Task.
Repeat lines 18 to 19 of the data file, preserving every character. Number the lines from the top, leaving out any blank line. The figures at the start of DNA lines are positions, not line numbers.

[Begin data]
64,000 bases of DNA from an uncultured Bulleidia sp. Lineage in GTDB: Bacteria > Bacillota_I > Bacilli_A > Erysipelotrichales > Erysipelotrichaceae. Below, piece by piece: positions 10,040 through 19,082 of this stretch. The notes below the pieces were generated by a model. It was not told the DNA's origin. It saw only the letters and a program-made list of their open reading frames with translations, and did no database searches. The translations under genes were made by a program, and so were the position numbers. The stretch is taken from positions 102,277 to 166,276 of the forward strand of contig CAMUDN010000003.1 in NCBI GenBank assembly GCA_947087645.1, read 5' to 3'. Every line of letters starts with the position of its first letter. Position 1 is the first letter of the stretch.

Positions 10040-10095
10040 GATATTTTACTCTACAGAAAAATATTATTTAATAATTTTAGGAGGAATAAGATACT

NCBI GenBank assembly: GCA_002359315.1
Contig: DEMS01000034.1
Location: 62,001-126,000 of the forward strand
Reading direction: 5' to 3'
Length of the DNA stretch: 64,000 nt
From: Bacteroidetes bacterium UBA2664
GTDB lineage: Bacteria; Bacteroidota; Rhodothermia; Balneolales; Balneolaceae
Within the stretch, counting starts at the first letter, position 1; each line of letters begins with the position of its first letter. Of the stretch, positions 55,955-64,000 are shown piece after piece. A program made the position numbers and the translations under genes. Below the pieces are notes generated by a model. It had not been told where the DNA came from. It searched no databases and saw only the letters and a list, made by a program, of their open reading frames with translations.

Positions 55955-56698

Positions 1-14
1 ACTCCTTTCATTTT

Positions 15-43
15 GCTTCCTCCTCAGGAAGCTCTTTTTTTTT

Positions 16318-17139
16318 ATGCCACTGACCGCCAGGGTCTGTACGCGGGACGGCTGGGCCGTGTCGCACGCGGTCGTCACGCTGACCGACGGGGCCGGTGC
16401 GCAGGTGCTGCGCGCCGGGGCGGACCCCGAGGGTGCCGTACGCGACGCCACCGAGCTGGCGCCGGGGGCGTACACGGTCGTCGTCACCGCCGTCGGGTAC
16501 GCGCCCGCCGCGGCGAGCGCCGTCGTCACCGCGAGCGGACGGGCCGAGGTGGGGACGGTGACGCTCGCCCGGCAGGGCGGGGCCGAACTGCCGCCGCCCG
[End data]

16318 ATGCCACTGACCGCCAGGGTCTGTACGCGGGACGGCTGGGCCGTGTCGCACGCGGTCGTCACGCTGACCGACGGGGCCGGTGC
16401 GCAGGTGCTGCGCGCCGGGGCGGACCCCGAGGGTGCCGTACGCGACGCCACCGAGCTGGCGCCGGGGGCGTACACGGTCGTCGTCACCGCCGTCGGGTAC